Rob Gingell, until recently Sun Microsystems Inc.s chief engineer and also a Sun fellow and vice president of the company, has severed his ties with Sun to join former colleagues at an up-and-coming technology company.
Gingell, a 20-year Sun veteran who has been one of the companys most respected software minds, will be going to Cassatt Corp., a San Jose, Calif., enterprise infrastructure software and services company focusing on helping enterprises scale out their commodity hardware systems by implementing clustering, grid-like features and virtualization to make a large number of servers work as a single, manageable system.
Gingell will join two former Sun colleagues at Cassatt: Bill Coleman, who founded and is CEO of Cassatt; and Rich Green, Suns former Java honcho and vice president of developer software, who left Sun last April to move over to Cassatt as executive vice president of product development.
Green was expected to succeed Jonathan Schwartz as overall head of software at Sun when Schwartz was promoted to president and chief operating officer. But Gingell gave up an even more prestigious role at Sun to go to Cassatt, where he is listed as executive vice president and chief technology officer on the companys Web site.
A source close to the situation said Gingell will be sorely missed at Sun, where he was often the sounding board for new projects and that a yay or nay from Gingell could weigh heavily into whether efforts got funding and support. The source said Gingell preferred to leave without fanfare.
A sun spokesperson said Gingells last day at Sun was Nov. 5.
That Gingell quietly left Sun is no surprise, given that he is perhaps the most visionary Sun executive to have left the company since co-founder Bill Joy left the Santa Clara, Calif., systems maker last year.
During his tenure at Sun, among his many roles, Gingell headed up the Java Community Process (JCP), which has helped shepherd Java into a mature platform used and supported by thousands of industries.
Cassatt would not provide immediate comment for this story. A blurb on the Sun Web site describing Gingell said: “At Sun, Rob created dynamic linking mechanisms now prevalent in UNIX implementations, worked on the ELF object file format, and led operating systems development in the areas of memory management and multithreading. These efforts led to efforts in the definition and deployment of Application Binary Interface (ABI) technologies that include the current technology underlying Suns Solaris application guarantee programs. Subsequent assignments have included a variety of roles in system software, most recently as Chief Technologist for Suns systems software portfolio, including Solaris, Java, Jini, developer tools, and the StarOffice products and related technologies.”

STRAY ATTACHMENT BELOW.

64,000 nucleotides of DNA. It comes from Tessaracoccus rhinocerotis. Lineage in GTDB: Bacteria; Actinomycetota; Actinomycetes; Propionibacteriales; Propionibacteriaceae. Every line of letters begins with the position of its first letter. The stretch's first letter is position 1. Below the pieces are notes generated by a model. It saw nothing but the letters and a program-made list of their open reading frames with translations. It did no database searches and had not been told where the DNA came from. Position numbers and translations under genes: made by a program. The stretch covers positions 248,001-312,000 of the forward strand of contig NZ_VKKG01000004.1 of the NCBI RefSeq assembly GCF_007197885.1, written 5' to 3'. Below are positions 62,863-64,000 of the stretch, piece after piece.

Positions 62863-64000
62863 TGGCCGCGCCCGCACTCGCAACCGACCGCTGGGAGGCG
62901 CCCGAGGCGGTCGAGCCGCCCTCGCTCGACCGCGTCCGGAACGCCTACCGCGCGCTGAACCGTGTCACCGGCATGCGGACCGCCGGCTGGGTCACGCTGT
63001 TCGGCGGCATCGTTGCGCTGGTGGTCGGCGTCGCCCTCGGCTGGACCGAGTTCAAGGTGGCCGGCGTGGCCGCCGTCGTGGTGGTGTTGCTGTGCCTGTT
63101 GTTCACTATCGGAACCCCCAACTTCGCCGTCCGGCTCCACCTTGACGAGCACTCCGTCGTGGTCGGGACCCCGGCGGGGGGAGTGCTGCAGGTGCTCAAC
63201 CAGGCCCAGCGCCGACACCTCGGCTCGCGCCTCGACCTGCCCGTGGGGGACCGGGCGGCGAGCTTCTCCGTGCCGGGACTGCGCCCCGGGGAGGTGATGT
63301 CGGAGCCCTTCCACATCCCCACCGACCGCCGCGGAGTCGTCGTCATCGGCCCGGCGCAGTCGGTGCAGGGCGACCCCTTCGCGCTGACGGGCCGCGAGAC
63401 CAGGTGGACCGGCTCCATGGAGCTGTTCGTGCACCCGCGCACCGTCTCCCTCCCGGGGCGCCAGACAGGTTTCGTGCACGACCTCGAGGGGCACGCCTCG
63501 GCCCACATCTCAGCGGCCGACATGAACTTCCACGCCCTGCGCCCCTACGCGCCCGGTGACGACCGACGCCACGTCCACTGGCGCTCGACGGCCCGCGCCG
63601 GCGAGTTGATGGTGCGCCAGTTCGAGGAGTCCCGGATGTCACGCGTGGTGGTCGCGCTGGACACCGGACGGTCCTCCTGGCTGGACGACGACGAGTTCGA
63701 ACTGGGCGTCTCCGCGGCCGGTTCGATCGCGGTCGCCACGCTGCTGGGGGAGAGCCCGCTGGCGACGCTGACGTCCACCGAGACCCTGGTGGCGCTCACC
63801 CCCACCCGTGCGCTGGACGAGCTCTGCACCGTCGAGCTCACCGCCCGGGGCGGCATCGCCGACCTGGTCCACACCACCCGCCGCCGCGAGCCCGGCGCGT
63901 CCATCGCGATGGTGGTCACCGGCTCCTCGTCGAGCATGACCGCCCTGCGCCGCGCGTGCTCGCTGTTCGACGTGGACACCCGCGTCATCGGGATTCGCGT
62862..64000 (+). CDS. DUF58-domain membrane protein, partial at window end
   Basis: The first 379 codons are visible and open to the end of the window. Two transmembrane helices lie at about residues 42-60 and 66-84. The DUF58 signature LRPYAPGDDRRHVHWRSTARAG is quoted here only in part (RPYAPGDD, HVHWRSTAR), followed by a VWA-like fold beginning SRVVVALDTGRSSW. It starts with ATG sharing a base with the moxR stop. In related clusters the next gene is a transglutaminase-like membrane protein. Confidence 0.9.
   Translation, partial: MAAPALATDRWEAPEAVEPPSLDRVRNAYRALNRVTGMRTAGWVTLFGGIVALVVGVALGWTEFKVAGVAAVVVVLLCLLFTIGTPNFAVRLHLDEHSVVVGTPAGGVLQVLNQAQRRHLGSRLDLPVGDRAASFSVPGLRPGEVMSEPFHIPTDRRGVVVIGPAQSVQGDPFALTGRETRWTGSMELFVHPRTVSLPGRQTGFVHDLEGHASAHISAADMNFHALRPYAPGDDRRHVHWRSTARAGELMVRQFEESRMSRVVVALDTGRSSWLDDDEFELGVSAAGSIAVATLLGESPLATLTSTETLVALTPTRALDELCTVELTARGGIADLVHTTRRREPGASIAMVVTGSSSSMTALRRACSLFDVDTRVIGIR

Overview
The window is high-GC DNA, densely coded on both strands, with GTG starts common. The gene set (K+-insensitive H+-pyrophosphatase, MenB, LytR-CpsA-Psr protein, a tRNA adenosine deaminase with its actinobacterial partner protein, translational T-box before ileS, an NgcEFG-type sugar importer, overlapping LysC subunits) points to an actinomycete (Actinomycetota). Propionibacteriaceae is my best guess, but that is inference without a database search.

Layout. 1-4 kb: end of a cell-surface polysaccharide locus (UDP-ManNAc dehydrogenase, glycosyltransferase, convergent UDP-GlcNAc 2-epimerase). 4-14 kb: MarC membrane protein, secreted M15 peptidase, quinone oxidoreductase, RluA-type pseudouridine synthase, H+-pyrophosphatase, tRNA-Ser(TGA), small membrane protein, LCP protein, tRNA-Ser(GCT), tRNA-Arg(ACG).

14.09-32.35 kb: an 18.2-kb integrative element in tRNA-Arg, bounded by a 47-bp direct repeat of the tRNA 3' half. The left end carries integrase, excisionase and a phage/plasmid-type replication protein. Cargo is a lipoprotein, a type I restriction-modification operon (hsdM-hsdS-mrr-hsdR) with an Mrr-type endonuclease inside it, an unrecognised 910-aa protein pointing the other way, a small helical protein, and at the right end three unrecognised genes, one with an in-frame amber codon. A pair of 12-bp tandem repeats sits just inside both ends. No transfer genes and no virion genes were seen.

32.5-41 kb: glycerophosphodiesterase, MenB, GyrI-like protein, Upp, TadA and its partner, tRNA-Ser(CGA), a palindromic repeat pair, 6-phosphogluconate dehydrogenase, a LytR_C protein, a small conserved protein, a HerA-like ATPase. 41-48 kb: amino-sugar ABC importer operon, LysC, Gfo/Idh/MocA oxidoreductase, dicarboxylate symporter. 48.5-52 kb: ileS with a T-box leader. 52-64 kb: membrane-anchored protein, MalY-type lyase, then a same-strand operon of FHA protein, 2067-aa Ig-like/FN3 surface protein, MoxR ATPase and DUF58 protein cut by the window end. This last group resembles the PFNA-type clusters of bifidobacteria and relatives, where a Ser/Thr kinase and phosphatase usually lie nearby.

A source close to the situation said Gingell informed them of his decision to leave Sun just a few weeks ago.
Perhaps Gingells departure from Sun will be most evident in any further discussion regarding open-sourcing the Java platform, for it was Gingell whom IBM approached with the notion earlier this year.
Rod Smith, IBMs vice president of emerging technology and an IBM fellow, wrote a letter to Gingell in February asking if Sun would like to join IBM in building an open-source implementation of Java. Though Gingell sounded out the notion and even participated in a panel debate on the subject at this years JavaOne conference, the issue seemed somewhat moot as Sun CEO Scott McNealy never seemed very keen on the idea.
Gingell also was instrumental in working out a harmonious relationship between Sun and open-source organizations and leaders. He helped smooth out a relationship between Sun, the JCP and the Apache Foundation, and made way for simpler licensing terms for open-source users.
Meanwhile, sources said Cassatt is indeed an up-and-coming company with lots of promise and hot technology.
“Bill doesnt put together any bad teams,” said one source close to the situation who asked not to be identified, who was referring to Bill Coleman. “You see what he did with BEA.”
Coleman founded BEA with current BEA CEO Alfred Chuang and Ed Scott. Bill, Ed and Alfred formed the name of the company: BEA Systems Inc.
An entry on the company Web site partly describes the Cassatt strategy: “Over the next couple of years this market will see the convergence of commodity-based grid computing with a service-oriented architecture for delivering applications. While this convergence offers the promise of great business benefits, this new approach to computing will require enterprises to evolve their IT infrastructure. Cassatt will provide software and services to help transform current IT infrastructures to take advantage of this new generation of enterprise computing.”